New York Times: What's Online - Here Comes The Cram Down

Dan Mitchell

Saturday May 28th 2005; Page 5

THANKS largely to the ever expanding pension debacle, we are in the middle of ''the Decade of the Cram Down,'' declares Daniel Gross, who writes the Moneybox column for Slate (slate.com).

''Cram down'' is somewhat indelicate finance jargon for stockholders' being forced to accept less-than-desirable compensation, like junk bonds, in the event of a merger. Mr. Gross broadens the term to include the many areas of public and private life where an ''entity charged with managing the investment'' has botched it, ''frittered away cash'' or sought bankruptcy.

''And this,'' Mr. Gross argues, ''is the theme that is defining personal, corporate and government finances this decade.''

Corporate pension plans, which are supposed to be guaranteed by the federal government, are getting all the attention now -- and with good reason. Old-line industries like steel and airlines have reeled since the 1990's boom went bust, and many companies have turned up their hands, telling longtime workers, Sorry, but we already spent your retirement money. The United Airlines plan, for example, fell short by $9.8 billion before it was taken over by the federal Pension Benefit Guaranty Corporation (www.pbgc.gov).

But that body will guarantee only about two-thirds of United's pension promise.

Mr. Gross, a contributor to The New York Times, expands his thesis to take on Republican plans to overhaul Social Security.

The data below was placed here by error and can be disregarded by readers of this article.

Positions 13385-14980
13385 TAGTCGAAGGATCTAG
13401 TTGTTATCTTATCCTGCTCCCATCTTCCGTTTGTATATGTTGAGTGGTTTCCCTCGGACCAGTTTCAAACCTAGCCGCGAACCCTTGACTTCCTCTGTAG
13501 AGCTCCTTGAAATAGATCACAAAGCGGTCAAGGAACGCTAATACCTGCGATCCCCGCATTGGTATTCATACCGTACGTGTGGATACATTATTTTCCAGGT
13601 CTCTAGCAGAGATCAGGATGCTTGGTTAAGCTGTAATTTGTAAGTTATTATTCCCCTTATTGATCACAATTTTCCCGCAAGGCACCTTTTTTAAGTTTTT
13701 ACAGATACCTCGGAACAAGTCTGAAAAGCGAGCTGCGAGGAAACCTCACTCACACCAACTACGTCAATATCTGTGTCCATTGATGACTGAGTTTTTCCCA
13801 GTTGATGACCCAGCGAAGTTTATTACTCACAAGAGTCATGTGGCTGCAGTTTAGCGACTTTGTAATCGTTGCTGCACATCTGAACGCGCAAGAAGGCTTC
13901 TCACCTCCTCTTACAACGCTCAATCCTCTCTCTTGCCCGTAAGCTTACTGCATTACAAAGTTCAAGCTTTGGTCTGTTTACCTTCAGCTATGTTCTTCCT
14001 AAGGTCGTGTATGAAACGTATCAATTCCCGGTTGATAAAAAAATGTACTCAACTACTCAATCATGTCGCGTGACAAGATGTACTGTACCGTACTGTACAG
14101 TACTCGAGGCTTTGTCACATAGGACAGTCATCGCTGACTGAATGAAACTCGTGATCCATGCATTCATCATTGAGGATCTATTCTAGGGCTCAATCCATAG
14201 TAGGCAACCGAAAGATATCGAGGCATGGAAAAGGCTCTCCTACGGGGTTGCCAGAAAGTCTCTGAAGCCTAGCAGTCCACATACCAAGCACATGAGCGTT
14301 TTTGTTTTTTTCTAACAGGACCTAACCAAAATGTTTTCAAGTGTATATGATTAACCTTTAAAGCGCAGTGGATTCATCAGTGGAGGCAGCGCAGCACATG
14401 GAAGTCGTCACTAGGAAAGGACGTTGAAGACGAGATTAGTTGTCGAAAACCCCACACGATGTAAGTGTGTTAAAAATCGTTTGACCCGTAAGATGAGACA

''It's not that Congress and President Bush can't adequately fund Social Security,'' he writes. ''It's that they just don't want to. Instead, they want to cram us down.''

The nonpartisan Center on Federal Financial Institutions (www.coffi.org) provides a wealth of information on pension plans, including evenhanded comparisons of both old-style plans and personal-account plans like the 401(k).

The center's home page features about a dozen in-depth studies of various aspects of the pension problem, as well as transcripts of forums on the matter. This is true honest brokering, without a hint of dogma or advocacy for anything other than understanding and solving the problem.

The collection of documents explain, in refreshingly understandable language and helpful charts and graphs, how we got into this mess, and analyzes various proposals for getting out of it.

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